September 10, 2012
Dr. Dudley Atkinson, a urologist, merits applause for protesting against the report issued by U.S. Preventive Services Task Force, negative to PSA testing. Let us take his thesis further.
The report is an unfortunate collection of errors of judgment released by an institution of scientists. Its credibility and respect are self-destroyed, to-wit:
The PSA test measures the amount of PSA (prostate-specific antigen) the prostate leaks into a man’s blood. A small amount of blood is extracted from the man and analyzed, without additional urine sample. The result suggests a healthy prostate (“undetectable” less than 0.1mg/ml) or that something inside the gland is not behaving and requires further attention (more than 0.3-0.5 or as high as 2,000). The test is prostate-specific, not designed as cancer-specific. It does not measure the existence or nonexistence of cancer. It does not make the man healthier or sicker or cause death. It shows the amount of PSA in the blood.
From suggesting that testing may cause cancer and death, to recommending physicians not to test due to the “known risk of harms,” to affirming that “cancer would not have grown” if not for PSA testing, or confessing proudly that the task force panel included nurses, gynecologists, pediatricians — but “not urologists,” the report inspires scientific absurdity and lack of credibility — not an intelligent model for physicians and men.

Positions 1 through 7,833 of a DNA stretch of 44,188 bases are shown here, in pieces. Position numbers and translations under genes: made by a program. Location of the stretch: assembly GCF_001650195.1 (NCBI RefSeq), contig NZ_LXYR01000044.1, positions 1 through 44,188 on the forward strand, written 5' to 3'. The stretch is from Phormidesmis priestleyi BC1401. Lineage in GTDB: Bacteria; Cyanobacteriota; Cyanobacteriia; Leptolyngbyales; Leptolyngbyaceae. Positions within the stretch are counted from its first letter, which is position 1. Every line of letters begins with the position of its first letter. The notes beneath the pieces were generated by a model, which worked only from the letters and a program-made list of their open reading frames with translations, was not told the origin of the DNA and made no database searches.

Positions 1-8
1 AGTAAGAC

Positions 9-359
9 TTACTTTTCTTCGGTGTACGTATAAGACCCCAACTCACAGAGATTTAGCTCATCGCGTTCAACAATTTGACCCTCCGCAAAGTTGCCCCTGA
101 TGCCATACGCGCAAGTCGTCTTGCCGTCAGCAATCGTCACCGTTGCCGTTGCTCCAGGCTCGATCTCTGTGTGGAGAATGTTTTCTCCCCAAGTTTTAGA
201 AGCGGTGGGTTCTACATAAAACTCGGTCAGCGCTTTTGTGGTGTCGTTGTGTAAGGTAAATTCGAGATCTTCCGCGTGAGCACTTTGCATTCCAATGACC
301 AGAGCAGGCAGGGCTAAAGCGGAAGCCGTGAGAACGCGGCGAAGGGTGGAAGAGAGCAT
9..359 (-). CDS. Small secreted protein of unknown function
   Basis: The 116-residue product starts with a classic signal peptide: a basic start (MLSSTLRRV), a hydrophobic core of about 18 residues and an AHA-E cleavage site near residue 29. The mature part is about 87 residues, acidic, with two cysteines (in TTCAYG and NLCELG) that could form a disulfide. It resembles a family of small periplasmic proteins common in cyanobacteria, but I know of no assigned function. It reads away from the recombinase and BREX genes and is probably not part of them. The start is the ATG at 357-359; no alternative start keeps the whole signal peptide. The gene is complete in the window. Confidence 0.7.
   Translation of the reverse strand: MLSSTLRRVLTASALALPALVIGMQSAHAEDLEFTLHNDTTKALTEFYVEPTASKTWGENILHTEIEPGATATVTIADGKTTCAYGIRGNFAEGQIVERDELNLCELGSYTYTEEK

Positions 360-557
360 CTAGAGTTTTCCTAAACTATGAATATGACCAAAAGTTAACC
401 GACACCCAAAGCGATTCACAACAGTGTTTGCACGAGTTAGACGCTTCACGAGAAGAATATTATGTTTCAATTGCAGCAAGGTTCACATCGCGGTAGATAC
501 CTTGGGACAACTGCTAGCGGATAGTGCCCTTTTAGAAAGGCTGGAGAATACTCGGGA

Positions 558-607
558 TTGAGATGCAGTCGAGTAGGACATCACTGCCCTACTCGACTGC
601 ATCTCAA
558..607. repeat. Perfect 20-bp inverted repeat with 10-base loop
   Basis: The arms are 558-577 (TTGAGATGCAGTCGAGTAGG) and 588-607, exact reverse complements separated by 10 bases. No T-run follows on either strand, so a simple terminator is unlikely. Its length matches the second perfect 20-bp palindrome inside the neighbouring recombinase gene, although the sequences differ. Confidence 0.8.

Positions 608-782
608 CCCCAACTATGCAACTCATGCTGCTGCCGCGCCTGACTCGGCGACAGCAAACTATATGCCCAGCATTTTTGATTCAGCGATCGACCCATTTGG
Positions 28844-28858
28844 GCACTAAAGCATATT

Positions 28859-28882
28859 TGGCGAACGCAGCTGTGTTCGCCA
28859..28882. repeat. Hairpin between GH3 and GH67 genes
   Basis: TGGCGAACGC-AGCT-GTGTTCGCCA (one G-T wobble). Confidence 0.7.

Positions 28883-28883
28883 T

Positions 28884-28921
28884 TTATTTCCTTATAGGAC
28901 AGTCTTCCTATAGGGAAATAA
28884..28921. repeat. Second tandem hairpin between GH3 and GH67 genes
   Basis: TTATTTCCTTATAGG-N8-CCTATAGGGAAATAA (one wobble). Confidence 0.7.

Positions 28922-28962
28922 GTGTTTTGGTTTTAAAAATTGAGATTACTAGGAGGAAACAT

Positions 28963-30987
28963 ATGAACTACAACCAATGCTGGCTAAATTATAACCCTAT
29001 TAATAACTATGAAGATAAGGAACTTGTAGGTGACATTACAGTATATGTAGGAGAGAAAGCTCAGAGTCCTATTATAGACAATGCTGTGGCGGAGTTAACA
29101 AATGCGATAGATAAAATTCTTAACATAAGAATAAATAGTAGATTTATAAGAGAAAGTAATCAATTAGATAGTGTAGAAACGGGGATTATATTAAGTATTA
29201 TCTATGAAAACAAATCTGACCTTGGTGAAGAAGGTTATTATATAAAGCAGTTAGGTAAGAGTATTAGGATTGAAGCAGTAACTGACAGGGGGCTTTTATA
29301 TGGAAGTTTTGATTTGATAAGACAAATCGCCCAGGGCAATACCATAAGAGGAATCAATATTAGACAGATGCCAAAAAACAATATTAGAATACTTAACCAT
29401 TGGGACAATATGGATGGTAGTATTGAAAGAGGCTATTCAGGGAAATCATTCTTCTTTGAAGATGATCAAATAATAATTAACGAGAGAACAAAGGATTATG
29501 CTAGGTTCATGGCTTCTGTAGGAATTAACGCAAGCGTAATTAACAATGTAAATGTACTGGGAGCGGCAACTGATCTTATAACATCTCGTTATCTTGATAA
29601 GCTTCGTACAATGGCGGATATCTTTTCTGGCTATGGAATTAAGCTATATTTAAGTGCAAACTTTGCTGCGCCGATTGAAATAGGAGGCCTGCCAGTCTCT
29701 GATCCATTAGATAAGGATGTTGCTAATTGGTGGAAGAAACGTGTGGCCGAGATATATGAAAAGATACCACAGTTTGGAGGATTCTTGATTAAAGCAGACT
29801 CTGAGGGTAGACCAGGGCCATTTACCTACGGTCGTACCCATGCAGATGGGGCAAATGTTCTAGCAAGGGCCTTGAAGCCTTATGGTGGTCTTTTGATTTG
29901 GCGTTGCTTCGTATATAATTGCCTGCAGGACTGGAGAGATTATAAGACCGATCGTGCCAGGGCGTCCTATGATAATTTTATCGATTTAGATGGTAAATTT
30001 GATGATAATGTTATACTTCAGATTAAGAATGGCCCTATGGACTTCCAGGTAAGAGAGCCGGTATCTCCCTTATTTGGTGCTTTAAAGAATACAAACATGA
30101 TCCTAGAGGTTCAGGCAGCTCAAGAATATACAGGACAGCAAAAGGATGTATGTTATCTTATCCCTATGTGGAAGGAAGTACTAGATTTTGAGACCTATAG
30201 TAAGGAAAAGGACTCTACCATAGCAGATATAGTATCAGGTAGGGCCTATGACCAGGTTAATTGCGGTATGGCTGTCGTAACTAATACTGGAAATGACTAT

True: the PSA test, as most others, is not perfect. But it is the best to measure prostate initial misbehavior and used all over the world. It was discovered by a team of scientists directed by Dr. T. Ming Chu in 1978, approved for diagnosis in 1980. While researching for my book, Prostate Cancer is Curable, Dr. Chu never insinuated in our conversations and correspondence that his test was perfect; he rather emphasized his expectation that another scientist would announce at any time the discovery of a replacing better test. None did, so far.
Statistics show that the PSA test, by flagging an anomaly in the prostate, contributed to a decrease of incidents of metastatic disease by 75 percent and of death rate by 25 percent. I interviewed personally over 100 patients diagnosed with prostate cancer; 100 percent declared strongly in favor of testing.
The report also undermines the efforts of most urologists and of thousands of us who by means of books, articles, lectures and supporting groups such as Man-to-Man, the American Cancer Society’s attempt to encourage a mental attitude among men (some full of machismo) to being tested and actively concerned about their own health. Eloquently, 85 percent of first appointments with an urologist are made by a woman (wife, partner, daughter), not by the man, horrified of “being touched” by the physician.
Santiago Vilas, Ph.D.